283 comments posted · 5 followers · following 3

8 years ago @ Longmont Times-Call - Longmont police: One d... · 0 replies · +4 points

I used to deliver this paper as a kid. I am proud of this article. Just prior to looking up the times, which I haven't done in a long, long time, as I live in a different city, I heard a report on the radio in which the chief of police or an equivalent sheriff claimed that he is "horrified at the possibility" of drivers using marijuana. The report only said that police had determined that both drivers were positive for marijuana and one incoherently wasted on alcohol. I smelled a problem. The report failed to mention who caused the crash. It made it sound as though blame was shared and marijuana a factor.

I am appalled that a law enforcement official would abuse his office by misinforming the public regarding culpability in a fatal crash. My heart and sympathies go out to Mrs. Woodworth's family and friends. Her tragic death shouldn't be used for political purposes.

10 years ago @ Frontpage Magazine - My Thoughts On Boston · 1 reply · +3 points

Hate to say "I told you so," but the NYTimes did exactly what I suspected they might in today's edition (Sunday). Front page. Amazing how predictable liberal zombies are.

10 years ago @ Frontpage Magazine - My Thoughts On Boston · 2 replies · +22 points

Let the Malvoization begin. The left will dilligently paint a portrait of an innocent young man duped by a lone fanatic into committing murder, as if Islam had nothing to do with it.

10 years ago @ Frontpage Magazine - The Left’s War on Sc... · 0 replies · +10 points

"but like the collective farms and the idiotic ramblings of Michurin and Lysenko, it’s better because it more closely fits the Socialist vision of how things ought to work."

Genius. Never have I seen a better use of "ought."

10 years ago @ Frontpage Magazine - No Tears for Lynne Ste... · 0 replies · +13 points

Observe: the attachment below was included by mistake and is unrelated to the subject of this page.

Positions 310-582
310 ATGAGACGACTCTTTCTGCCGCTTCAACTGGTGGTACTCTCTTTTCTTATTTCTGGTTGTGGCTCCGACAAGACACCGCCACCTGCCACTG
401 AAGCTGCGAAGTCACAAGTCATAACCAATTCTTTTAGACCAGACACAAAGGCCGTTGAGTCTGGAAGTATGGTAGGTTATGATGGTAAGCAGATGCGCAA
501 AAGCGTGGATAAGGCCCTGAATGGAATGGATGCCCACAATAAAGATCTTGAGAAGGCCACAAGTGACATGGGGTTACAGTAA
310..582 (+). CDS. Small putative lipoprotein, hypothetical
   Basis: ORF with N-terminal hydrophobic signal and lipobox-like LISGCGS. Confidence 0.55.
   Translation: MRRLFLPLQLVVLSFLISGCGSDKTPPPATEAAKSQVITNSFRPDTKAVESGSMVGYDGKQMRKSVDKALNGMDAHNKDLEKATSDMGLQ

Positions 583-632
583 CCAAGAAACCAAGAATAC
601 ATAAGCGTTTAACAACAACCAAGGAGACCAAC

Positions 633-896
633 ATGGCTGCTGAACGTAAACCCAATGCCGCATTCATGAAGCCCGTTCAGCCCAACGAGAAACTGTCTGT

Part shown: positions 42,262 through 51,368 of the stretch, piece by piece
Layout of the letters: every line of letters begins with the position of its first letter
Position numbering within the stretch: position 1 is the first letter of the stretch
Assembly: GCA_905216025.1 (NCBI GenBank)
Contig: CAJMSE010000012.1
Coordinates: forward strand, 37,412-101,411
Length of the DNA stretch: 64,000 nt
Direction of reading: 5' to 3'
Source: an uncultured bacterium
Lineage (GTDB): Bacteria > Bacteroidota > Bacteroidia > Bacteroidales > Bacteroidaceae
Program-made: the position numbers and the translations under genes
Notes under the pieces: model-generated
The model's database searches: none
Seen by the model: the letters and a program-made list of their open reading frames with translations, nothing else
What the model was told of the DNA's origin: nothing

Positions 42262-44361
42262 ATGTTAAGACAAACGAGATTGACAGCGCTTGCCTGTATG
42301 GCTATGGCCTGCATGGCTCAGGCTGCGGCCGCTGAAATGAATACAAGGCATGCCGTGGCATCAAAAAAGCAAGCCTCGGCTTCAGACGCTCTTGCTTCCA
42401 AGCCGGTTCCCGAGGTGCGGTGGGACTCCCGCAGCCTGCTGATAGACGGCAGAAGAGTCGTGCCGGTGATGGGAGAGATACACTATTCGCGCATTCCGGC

Michelle, I love you...but in a totally platonic way even though you have a high temperature.

10 years ago @ Frontpage Magazine - What Happens When the ... · 0 replies · +2 points

HI Fred. Would you like to borrow my glasses?

It's called sarcasm. You may have heard of it. What you have pointed out isn't a contradiction. It is, in fact, perfectly consistent. The author is arguing that the modern state is on civil rights life support.

10 years ago @ Frontpage Magazine - The End of the Republic? · 0 replies · +2 points

Crisis shall melt our resolve and we shall be uniformly spread across the globe and eaten like a buttered cracker.

10 years ago @ Frontpage Magazine - Obama's Brother Accuse... · 1 reply · +8 points

These two have the same father?! If it weren't sad, it would be hilarious.

10 years ago @ Frontpage Magazine - Obama's Vote Cost Taxp... · 0 replies · +3 points

We have a spoiled rotten child for a president. No wonder the college kids love him.

11 years ago @ Frontpage Magazine - Obama Blames his Daugh... · 0 replies · +2 points

The reference to Roosevelt is interesting. Alice Roosevelt was Teddy's first daughter. Her mother died in child-birth and the loss crushed TR. He subsequently abandoned his daughter to relatives and went west to seek his fortune as a rancher. His venture was an abysmal failure. He lost a good portion of his wealth, which he inherited from his father, who was a NY businessman. Alice's dalliances were news fodder during and after his presidency, but this might be considered the result of her father's shameful neglect. Like her mother, Alice was a stunning beauty and, though she (and her husband, a republican congressman) steadfastly defended TR during the 1912 "Bull Moose" debacle, Alice's actions belied a persistent frustration with her father's lack of paternal concern. More pointedly, as Roosevelt was the father of American Progressivism (he ran under the progressive banner in 1912), his comment not only reflected his lack of fatherly concern but his exaggerated sense of his own political and historical significance. Like all progressives, TR and and Obama believe that they are smarter than the market, that they are singly capable of substituting their own predilections for those of millions of independent economic actors. In this sense, the reference is sublime.